Booming beaten by bad build-up
It doesn't surprise owner Don Frampton that New Zealand will have no representative in Tuesday's Emirates Melbourne Cup after Booming tripped at the last hurdle yesterday – he says our facilities and racing schedule just aren't up to scratch.
The Booming camp got down to Plan C, putting up with one setback after another, before finally pulling the pin on Flemington's $A6 million feature when the horse simply failed to fire a shot in yesterday's Lexus Stakes.
And Frampton, who races the stayer with Kevin Algie's GKV Holdings, is in no doubt why New Zealand has no cup runners for the first time in years.
Booming, who had qualified for the cup, was on the back foot right from the start of his campaign, victim of the wet weather and cancelled trials.
And while he knows controlling mother nature is impossible, he says we should have facilities in the north, central districts and south that trainers can rely on for trialling horses.
"If a club innocently cancels a trial meeting it can have huge ramifications on your horse's preparation. And then if you miss two trials in a row it's devastating."
Plan A to tackle the Geelong Cup had to be ditched, because he was not ready for a hard run, and Plan B to run in the Moonee Valley Cup was foiled by an infection, which saw his leg blow up and need treatment with antibiotics.
The Lexus was a far from desirable Plan C, because Booming has always raced best when he's had weeks between his races, not three days, and the camp did not know how much of a toll the antibiotics had taken on the horse.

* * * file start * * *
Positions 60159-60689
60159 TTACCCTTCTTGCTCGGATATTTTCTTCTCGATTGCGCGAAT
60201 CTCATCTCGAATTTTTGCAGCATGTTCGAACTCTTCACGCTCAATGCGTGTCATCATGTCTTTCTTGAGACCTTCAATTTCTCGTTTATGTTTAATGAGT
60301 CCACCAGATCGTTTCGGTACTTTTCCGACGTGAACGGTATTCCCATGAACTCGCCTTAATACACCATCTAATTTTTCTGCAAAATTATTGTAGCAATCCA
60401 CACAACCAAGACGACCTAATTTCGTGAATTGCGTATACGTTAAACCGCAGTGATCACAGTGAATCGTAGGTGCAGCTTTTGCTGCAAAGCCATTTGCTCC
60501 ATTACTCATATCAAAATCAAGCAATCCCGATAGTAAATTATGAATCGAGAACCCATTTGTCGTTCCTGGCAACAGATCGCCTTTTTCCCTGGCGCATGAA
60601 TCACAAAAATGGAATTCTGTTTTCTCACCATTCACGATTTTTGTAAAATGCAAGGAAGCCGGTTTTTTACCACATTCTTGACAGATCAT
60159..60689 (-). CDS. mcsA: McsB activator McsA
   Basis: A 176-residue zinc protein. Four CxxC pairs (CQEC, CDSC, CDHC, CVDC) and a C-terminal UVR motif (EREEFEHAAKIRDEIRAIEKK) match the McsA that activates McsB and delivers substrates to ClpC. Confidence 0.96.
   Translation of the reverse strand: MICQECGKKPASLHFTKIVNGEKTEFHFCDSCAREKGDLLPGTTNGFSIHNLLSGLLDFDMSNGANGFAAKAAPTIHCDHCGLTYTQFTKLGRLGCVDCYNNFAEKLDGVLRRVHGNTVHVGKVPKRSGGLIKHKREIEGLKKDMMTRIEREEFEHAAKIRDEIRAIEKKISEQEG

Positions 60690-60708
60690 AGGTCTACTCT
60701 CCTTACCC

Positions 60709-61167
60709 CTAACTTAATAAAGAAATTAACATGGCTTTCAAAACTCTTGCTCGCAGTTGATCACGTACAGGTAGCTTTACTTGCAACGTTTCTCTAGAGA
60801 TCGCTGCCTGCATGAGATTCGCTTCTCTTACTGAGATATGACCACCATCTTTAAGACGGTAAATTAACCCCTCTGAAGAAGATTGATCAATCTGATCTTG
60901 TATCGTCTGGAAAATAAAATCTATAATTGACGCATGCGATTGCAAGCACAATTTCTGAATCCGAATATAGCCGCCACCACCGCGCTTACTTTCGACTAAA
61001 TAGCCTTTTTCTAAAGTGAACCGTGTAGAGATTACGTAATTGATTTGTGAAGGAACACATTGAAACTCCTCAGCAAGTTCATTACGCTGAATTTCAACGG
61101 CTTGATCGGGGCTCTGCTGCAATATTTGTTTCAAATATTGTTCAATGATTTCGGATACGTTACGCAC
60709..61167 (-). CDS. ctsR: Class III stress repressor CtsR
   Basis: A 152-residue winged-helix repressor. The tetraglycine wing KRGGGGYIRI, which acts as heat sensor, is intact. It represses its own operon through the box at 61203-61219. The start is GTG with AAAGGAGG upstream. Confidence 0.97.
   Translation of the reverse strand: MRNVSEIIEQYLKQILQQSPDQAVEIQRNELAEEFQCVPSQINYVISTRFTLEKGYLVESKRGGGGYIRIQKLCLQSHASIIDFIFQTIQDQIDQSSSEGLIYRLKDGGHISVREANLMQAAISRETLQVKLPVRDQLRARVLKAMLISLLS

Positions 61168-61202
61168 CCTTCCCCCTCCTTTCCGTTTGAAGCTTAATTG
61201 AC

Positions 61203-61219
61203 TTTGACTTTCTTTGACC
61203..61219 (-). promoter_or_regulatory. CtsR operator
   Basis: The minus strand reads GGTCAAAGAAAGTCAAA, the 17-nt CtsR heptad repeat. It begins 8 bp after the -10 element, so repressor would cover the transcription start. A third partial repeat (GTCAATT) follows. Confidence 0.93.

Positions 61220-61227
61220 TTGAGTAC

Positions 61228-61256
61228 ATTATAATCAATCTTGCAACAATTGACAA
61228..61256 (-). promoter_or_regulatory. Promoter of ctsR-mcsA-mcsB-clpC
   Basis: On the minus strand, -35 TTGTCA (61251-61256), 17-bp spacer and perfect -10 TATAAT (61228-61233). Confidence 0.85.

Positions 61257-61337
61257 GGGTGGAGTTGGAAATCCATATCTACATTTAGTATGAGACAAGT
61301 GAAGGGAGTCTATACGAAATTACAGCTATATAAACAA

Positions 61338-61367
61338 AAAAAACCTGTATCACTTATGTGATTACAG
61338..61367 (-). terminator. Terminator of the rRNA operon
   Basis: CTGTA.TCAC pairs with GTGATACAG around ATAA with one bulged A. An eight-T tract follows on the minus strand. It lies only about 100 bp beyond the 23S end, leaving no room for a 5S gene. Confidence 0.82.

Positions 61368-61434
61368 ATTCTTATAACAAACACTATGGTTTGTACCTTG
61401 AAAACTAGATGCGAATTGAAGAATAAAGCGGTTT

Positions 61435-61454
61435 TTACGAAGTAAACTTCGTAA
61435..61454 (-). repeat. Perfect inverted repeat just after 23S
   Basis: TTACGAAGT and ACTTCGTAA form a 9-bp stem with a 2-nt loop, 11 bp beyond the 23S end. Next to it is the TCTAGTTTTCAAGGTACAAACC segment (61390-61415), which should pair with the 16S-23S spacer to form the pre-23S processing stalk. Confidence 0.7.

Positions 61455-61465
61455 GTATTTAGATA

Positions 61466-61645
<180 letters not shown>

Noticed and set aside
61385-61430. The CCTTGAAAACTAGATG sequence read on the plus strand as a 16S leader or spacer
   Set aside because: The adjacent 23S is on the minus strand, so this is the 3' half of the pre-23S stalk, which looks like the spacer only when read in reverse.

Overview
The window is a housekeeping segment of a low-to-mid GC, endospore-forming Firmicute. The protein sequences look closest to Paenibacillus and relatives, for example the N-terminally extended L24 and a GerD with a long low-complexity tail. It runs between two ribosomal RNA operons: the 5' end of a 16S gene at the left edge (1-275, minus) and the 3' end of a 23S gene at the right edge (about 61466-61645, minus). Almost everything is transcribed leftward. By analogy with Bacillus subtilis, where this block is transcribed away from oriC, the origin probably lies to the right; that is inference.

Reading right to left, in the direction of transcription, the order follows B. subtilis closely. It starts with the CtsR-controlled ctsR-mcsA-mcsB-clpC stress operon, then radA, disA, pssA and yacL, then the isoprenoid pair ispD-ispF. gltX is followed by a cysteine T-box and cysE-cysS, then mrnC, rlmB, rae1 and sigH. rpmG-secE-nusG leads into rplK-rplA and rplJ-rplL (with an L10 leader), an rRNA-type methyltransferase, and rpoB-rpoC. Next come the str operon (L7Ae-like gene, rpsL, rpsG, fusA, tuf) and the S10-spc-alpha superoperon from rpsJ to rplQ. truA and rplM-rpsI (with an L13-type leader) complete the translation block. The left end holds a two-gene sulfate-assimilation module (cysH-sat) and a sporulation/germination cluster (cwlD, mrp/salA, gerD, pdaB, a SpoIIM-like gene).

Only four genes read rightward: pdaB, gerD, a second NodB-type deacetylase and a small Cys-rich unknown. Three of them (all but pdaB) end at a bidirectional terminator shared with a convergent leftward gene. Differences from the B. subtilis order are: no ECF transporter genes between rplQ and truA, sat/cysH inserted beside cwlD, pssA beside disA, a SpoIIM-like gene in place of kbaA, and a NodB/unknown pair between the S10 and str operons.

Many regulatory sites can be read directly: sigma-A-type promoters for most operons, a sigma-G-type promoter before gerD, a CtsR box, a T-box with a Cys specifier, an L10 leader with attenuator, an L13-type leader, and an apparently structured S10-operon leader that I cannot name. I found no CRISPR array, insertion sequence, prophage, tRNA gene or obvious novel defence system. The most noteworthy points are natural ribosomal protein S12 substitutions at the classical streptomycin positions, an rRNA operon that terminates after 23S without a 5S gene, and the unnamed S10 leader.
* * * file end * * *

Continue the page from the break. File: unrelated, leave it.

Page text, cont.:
Asked if his experience with Booming would sway him into taking his horses to Australia earlier to ensure they qualified and were fit, Frampton was blunt.
"What it's done is made me think more about having horses trained in Australia instead, because you can't trust the facilities in New Zealand."
New Zealand also lacked a vibrant racing programme, with suitable lead-up and qualifying races, that enabled trainers and owners to prepare horses at home.
Frampton said thoroughbred racing officials here did not support staying races like they should and he was horrified that the Graded Stakes Committee had played round with the status of the Wellington Cup, which eventually was reduced to 2400 metres.
Frampton said trainers in Australia had echoed his sentiments when questioned why Australia had so few home-grown cup runners this year – the distance of staying features like the Brisbane Cup and Perth Cup had also been cut.
Sunday Star Times